Lufthansa Technik has updated how it maintains aircraft fire extinguishers at its component shop in Hamburg, Germany. The company says the new process cuts turnaround times and reduces environmental risks.
A test facility for this work was dedicated recently and put into regular service. The job of inspecting the fire extinguisher container no longer involves purging the ozone-depleting halon from the container (pressure bottle), temporarily storing it and externally processing it for reuse.
Aircraft fire extinguishing systems’ pressure bottles are usually ball-shaped metal containers with a diameter between 10-40cm (4-16in). Their structural integrity and functionality must be checked regularly. They are traditionally emptied and inspected in a water bath using hydrostatic testing methods. As part of the work, the attachment parts on the container are removed and then welded back into place. The inspection also involves the purging of halon, an ozone-depleting chemical that Lufthansa Technik says is still used in aviation for this special purpose due to safety reasons and the lack of alternatives. The halon is then temporarily stored in containers at the Hamburg base. Authorised service providers then clean and certify it before it is refilled in the bottles. Lufthansa Technik says that each step in the process – purging the fire extinguishing agent, temporarily storing it and transporting it – poses a potential risk to the environment.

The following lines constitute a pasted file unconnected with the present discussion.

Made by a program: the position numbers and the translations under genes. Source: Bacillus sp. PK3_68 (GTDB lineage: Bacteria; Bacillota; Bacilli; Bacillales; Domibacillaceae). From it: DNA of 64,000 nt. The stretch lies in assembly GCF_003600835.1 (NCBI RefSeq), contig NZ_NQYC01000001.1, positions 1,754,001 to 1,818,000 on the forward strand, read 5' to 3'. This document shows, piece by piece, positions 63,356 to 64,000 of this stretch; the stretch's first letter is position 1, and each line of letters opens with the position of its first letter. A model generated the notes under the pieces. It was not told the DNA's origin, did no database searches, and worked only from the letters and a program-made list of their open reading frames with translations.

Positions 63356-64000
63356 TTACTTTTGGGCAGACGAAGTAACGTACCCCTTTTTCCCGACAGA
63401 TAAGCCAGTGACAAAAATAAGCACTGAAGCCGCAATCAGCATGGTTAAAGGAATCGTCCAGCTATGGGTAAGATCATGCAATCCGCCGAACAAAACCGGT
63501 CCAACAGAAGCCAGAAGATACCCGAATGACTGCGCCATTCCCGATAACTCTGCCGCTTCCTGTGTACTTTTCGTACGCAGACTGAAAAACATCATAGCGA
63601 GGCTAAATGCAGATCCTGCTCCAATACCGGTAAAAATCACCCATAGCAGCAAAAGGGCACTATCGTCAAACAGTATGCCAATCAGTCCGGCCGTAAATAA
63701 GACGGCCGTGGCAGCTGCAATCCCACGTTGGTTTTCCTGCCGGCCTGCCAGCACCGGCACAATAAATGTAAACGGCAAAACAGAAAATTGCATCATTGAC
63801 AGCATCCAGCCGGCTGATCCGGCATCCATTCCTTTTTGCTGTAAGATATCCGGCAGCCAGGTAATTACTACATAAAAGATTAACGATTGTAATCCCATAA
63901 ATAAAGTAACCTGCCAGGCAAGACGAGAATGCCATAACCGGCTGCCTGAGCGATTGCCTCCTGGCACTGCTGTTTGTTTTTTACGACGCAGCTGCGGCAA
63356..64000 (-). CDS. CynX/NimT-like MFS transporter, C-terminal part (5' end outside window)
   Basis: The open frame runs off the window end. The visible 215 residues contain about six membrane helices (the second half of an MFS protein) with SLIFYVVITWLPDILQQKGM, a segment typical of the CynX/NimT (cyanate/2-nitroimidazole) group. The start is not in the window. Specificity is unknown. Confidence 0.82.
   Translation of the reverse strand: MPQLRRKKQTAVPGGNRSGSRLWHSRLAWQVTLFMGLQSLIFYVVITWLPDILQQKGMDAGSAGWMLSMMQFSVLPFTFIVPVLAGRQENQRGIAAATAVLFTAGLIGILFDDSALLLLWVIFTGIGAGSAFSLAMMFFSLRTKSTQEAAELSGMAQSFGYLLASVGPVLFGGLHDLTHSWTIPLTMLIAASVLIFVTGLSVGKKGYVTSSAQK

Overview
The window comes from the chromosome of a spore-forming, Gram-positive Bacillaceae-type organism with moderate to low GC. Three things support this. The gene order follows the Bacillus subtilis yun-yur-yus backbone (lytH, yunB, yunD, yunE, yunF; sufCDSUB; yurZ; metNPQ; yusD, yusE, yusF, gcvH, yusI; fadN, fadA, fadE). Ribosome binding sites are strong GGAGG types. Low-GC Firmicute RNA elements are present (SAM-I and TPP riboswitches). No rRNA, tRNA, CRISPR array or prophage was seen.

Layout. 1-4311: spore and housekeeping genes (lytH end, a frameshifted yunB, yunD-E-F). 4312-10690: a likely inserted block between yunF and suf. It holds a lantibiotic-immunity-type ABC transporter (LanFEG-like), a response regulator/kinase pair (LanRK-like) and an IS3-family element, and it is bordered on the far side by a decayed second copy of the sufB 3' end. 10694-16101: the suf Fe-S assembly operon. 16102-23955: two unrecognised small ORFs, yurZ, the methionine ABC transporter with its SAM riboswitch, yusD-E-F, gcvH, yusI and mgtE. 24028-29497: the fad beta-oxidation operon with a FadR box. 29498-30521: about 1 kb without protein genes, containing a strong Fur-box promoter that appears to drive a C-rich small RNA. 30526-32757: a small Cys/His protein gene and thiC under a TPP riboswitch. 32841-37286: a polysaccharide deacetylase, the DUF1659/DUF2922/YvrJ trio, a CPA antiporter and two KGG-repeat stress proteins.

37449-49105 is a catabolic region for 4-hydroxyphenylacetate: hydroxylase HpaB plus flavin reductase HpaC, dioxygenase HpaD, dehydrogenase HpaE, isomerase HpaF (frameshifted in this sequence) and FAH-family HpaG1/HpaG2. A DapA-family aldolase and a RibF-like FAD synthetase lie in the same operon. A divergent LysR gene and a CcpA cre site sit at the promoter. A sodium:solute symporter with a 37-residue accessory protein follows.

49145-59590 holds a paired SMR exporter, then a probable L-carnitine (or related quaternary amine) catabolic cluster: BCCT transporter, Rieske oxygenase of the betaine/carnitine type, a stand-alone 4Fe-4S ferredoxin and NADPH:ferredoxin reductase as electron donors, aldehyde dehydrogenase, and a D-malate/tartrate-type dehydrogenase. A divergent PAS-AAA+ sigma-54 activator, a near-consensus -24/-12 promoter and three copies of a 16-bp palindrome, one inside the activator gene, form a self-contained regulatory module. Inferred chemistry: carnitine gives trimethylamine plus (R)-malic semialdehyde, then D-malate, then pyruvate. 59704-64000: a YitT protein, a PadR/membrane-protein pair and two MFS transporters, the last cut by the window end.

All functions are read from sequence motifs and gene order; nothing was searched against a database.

The new process enables the fire extinguishing agent to remain in the pressure bottle throughout the entire inspection. The filled pressure tank is placed into a special jig and heated in a chamber. The pressure in the container rises, and the stress in its metal housing increases. This results in tension in the material, triggering sound waves. Special sensors – attached to the exterior of the container before the heating process – pick up these sound waves. Similar to the system used to localise earthquakes in the crust of the Earth, the position of every sound source can now be calculated with the help of differences in travel times and conclusions drawn about possible damage to the pressure tank. These findings are promptly displayed in a 3D model on a monitor, exactly localised and colour coded on the basis of certain criteria. This enables a decision to be made regarding the continued use or disposal of the pressure tank.
“The sensors being used are so sensitive that we can detect and localise very small events in the material structure,” said Anna Balka, head of the innovation project through which the new process was developed – Extreme Fast Fire Extinguisher Check and Test (EFFECT). “Even though the inspection of the pressure bottles is much more sensitive, a complete test takes no more than 90 minutes. The maintenance work can now be completed much faster and more economically and environmentally consciously than with conventional processes, because many other process steps are no longer necessary.”
Images: Lufthansa Technik